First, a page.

Elling



Elling



Elling
Made in: Norway
Language: Norwegian
Director: Petter Næss
Starring: Per Christian Ellefsen, Sven Nordin, Jørgen Langhelle, Marit Pia Jacobsen, Alfons Jørgensen
Year: 2001

Oscar nominated for Best Foreign Film (2002)

Synopsis: Having lived all his life with his overly protective mother, the forty-something title character is sent to live in a state mental institution after his mother dies.

In the caring but sheltered environment of the institution, he's required to share a room with Kjell Bjarne (Sven Nordin), a large, middle-aged dimwit virgin whose own dysfunctional upbringing left him just as socially retarded as Elling (Per Christian Ellefson).

Whereas our hero is extremely sensitive, anal, and meticulous, the imposing but harmless Kjell Bjarne is woman-obsessed, loud, and messy.

After being released from the institution, the unlikely duo are sent to Olso to meet their social worker, Frank Åsli (Jørgen Langhelle) who turns out to be an encouraging but tough motivator.

Placed in a temporary state-subsidized apartment, these two borderline crackpots must prove that they can live independently and eventually integrate into society...or else.



The Good: The strongest element of this foreign film is the acting. The two leads are amazingly authentic as a pair of deeply socially inept individuals who eventually become friends. Their irrational fears and habits are detailed, believable, and often hilarious. At times it's easy to forget that they're even actors.

Essentially a comedy with an "Odd Couple" premise, director Petter Næss takes this simple idea and brings it to greatness by churning out a brilliant character piece.

The film is quite deep and genuinely moving, as Elling and Kjell Bjarne discover their unique strengths and talents. And in some ways, they find that the very experiences which have impeded their social development turn out to be advantages when it comes to helping others and forging friendships with "normal" people.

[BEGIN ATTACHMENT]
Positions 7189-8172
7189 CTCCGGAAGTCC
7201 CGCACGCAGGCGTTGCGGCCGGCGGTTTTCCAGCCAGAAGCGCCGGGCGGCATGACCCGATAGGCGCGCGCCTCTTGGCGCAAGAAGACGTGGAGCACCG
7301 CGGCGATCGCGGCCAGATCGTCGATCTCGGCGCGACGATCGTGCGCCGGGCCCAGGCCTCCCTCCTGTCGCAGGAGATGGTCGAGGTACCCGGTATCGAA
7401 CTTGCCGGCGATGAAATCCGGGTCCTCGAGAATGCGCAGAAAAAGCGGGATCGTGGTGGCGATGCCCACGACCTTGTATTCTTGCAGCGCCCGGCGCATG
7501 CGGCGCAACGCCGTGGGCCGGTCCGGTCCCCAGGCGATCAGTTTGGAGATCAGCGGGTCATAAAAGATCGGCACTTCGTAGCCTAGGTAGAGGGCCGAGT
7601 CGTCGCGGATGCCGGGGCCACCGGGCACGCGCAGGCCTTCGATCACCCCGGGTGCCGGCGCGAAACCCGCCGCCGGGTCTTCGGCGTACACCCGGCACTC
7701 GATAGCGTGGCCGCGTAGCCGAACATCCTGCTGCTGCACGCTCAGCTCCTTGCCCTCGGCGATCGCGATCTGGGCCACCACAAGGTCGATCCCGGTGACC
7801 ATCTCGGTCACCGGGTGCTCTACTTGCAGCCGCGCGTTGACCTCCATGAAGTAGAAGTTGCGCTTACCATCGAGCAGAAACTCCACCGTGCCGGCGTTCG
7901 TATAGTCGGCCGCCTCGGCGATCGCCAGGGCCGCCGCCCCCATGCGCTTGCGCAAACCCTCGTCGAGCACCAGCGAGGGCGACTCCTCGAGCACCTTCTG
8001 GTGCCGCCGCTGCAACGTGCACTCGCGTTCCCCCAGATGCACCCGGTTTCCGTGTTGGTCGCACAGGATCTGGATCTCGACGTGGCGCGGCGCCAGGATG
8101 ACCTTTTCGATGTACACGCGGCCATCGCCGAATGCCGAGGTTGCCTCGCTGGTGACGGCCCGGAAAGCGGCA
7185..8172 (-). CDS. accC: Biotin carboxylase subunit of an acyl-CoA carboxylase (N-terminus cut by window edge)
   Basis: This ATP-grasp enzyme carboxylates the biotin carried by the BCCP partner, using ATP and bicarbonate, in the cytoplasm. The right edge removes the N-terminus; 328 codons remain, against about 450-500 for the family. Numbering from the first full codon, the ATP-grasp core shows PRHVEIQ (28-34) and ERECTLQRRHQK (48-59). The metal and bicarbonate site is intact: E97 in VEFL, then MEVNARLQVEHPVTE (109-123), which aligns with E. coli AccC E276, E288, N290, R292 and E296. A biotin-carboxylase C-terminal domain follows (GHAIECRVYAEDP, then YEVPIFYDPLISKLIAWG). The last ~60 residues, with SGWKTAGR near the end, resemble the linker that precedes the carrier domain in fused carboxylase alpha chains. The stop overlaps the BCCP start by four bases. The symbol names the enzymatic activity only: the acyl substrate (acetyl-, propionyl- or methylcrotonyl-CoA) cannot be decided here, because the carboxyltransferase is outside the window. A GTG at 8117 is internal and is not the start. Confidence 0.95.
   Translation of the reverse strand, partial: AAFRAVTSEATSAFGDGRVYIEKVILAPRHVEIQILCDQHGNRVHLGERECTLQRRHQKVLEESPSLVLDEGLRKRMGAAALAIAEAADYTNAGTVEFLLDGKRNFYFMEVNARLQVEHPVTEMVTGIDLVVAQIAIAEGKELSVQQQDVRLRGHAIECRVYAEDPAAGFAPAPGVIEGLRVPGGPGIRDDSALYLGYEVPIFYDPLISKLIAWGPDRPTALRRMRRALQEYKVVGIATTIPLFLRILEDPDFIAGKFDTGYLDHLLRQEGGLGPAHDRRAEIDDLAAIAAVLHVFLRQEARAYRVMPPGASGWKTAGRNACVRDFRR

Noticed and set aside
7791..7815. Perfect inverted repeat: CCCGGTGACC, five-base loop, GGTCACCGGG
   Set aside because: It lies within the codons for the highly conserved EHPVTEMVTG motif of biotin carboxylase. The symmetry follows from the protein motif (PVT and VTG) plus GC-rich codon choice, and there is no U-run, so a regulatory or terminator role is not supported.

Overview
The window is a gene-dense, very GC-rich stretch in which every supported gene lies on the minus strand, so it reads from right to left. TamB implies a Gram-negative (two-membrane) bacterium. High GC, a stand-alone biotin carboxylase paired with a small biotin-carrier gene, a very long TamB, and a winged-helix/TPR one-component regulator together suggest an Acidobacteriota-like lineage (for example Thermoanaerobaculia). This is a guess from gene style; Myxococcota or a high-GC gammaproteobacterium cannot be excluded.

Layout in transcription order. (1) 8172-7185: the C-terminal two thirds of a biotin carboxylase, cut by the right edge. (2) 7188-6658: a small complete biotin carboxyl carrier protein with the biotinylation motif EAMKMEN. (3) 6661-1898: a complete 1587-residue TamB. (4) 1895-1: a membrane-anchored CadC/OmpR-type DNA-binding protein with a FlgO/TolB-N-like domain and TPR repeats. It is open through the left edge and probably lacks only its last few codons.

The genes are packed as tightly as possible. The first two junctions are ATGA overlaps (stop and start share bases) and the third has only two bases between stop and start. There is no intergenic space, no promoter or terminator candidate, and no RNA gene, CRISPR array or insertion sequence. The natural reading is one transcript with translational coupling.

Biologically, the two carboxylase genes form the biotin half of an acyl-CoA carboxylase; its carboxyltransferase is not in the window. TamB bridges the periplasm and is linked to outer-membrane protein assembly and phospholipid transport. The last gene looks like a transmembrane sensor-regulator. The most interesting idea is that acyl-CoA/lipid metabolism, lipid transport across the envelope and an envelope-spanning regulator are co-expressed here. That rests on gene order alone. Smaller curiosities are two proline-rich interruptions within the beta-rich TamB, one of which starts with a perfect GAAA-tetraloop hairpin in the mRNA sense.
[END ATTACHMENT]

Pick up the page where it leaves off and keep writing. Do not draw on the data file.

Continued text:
Filmed on location in a section of Oslo's west side known as Majorstuen, the diners, streets, and shops (which, as I understand, are all actual places), create a realistic, intimate feel that adds unique flavor to the film.

The Bad: During some parts, the portrayal of these two dysfunctional characters was almost too realistic. Some of their quirks, although believable, were a little uncomfortable to watch. Seeing that this is just a film, showing us only enough to get the point across would have been effective enough.

Who would like this movie: Although it's a straightforward story with themes that are accessible to a broad audience, I'd recommend this foreign film to those who appreciate simplicity and depth over large-scale, "light" entertainment.

This is a psychological comedy that focuses heavily on its few but vivid characters, where most of the substance (and laughs) come from the protagonists' internal thoughts and motivations rather than from their actions and surroundings.

Nonetheless, this is a feel-good, uplifting film best viewed if you're in a contemplative mood. A curiosity with Scandinavian languages (mainly Norwegian, of course) would be helpful too.

(3 out of 4 stars)

Review written by: Joe Yang



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